Some smokers can blame their genes


Smokers who have repeatedly tried to quit and failed over the years probably have genes that make it extra hard to overcome the addiction, the authors of a new study say.

Thursday marks the 36th annual Great American Smokeout. To be sure, the dire health consequences of smoking are well-known, and many adults have quit over the past four decades. But some individuals have great difficulty quitting. The new study, by researchers at the University of Colorado, examined adult twins to look for a genetic influence in tobacco addiction.

The study, of 596 twin pairs, showed that adult identical twins (who share the same genes) are much more likely to quit smoking at the same time compared with fraternal twins (who do not have the same gene structure). Among identical twins, 65% of twins quit during a two-year time frame compared to 55% of fraternal twins. That suggests a genetic component, a co-author of the study, sociologist Fred Pampel, said in a news release.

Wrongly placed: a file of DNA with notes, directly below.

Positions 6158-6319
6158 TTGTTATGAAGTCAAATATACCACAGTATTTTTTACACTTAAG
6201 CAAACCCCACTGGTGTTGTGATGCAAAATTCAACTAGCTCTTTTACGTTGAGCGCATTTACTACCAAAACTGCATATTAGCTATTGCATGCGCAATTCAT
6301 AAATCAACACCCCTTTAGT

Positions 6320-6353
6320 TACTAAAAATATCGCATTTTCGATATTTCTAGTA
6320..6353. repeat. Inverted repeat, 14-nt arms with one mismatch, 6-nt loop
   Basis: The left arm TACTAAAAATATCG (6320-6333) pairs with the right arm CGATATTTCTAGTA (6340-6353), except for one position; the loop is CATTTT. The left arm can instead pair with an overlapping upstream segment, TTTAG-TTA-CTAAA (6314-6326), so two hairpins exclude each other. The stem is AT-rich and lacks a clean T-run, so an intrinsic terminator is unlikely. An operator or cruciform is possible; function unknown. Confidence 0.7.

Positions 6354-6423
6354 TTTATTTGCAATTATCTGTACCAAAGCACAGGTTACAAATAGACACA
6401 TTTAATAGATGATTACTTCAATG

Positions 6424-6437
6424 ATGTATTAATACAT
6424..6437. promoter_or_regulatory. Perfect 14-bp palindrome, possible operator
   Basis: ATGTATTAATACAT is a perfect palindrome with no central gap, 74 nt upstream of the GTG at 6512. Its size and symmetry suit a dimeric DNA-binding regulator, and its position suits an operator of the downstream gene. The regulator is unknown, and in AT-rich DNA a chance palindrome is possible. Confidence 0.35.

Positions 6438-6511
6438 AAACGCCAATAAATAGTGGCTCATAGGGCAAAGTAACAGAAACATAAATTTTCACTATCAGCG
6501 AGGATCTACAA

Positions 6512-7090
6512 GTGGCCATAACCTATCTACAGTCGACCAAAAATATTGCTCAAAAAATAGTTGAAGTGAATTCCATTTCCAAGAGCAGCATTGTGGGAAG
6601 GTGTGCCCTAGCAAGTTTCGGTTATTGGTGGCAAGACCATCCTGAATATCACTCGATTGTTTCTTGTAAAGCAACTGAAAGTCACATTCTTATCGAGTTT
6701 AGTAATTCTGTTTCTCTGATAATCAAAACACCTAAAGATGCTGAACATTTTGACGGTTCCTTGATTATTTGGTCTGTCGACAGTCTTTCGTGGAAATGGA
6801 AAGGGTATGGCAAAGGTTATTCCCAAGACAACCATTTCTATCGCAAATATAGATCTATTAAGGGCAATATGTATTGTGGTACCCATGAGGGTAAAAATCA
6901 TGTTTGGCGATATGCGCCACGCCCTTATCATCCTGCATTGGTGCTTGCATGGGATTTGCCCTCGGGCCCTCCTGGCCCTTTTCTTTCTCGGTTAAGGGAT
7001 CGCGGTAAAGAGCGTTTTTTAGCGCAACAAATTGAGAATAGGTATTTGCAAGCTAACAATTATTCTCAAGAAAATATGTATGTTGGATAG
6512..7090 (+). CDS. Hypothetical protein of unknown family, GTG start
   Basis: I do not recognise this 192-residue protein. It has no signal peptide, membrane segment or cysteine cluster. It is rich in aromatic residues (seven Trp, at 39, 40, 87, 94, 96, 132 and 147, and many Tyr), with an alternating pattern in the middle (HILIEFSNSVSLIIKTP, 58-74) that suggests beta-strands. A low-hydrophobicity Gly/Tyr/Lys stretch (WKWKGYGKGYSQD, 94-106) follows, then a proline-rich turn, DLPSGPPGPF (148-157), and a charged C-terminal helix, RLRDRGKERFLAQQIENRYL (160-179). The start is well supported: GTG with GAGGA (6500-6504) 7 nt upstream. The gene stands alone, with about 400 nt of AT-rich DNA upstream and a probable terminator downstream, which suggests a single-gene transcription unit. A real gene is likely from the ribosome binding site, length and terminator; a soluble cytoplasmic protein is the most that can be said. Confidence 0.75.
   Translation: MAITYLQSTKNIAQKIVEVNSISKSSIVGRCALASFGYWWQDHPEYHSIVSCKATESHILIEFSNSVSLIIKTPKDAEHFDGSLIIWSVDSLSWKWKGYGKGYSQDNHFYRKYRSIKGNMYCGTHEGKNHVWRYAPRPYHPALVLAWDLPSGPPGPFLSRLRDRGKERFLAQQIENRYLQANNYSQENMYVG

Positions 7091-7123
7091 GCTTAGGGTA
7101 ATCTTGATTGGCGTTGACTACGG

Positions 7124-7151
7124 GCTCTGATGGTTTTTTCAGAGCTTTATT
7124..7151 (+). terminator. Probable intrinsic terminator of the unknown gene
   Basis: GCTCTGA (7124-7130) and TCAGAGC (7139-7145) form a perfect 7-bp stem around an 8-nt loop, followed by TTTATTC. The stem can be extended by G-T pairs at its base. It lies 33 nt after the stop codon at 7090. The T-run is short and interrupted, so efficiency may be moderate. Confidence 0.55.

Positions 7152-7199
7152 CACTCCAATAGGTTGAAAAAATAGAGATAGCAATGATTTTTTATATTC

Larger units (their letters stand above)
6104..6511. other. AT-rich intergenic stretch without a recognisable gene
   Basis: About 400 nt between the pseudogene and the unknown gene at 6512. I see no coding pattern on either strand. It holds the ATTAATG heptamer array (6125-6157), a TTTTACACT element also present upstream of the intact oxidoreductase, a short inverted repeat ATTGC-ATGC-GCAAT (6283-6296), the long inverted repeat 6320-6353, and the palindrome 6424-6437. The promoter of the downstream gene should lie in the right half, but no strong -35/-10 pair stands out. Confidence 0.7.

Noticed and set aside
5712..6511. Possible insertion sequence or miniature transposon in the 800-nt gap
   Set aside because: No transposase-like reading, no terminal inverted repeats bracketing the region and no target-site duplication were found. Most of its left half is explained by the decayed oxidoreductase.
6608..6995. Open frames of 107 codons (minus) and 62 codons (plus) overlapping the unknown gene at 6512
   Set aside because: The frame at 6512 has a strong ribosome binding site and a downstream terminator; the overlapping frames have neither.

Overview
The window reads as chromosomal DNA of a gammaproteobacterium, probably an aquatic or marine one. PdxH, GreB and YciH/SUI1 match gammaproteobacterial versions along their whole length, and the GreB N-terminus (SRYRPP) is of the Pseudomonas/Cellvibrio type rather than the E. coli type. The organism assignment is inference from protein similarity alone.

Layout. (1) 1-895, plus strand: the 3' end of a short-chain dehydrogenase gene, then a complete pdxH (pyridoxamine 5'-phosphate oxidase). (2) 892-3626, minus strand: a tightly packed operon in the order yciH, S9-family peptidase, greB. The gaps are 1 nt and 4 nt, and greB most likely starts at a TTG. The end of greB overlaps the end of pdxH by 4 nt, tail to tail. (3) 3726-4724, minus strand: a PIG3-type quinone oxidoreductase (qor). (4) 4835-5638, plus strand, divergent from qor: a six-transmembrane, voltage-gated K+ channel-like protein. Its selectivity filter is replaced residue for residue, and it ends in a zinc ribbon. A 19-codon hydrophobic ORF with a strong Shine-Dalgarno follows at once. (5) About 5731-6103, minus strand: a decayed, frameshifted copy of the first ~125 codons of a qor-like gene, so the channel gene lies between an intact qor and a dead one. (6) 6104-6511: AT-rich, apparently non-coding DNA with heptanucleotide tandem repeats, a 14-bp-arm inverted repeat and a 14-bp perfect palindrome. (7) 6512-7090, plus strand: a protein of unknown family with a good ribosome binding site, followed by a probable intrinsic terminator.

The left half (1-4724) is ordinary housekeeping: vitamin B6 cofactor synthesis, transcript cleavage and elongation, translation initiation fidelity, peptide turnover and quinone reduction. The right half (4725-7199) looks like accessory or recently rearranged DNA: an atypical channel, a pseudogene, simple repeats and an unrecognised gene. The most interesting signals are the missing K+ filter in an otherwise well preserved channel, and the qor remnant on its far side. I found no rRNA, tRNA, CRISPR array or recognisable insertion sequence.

“These days people don’t smoke for social reasons,” he said. “They, in fact, face criticism for the habit but tend to smoke because of their dependence on nicotine.”

While laws that ban smoking in public places have put pressure on people to quit, that’s probably not enough for some smokers, he said.

Anti-smoking laws and policies “may be effective in prodding social smokers with genetic resilience to quit but may do less to help genetically vulnerable smokers quit.”

The article will appear this month in the journal Demography. Information on smoking cessation can be found at the American Cancer Society’s smokeout page.

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